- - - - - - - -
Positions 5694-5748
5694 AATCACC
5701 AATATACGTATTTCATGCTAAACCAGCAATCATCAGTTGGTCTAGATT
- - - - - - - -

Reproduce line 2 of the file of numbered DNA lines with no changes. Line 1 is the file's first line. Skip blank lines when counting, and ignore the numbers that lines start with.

5694 AATCACC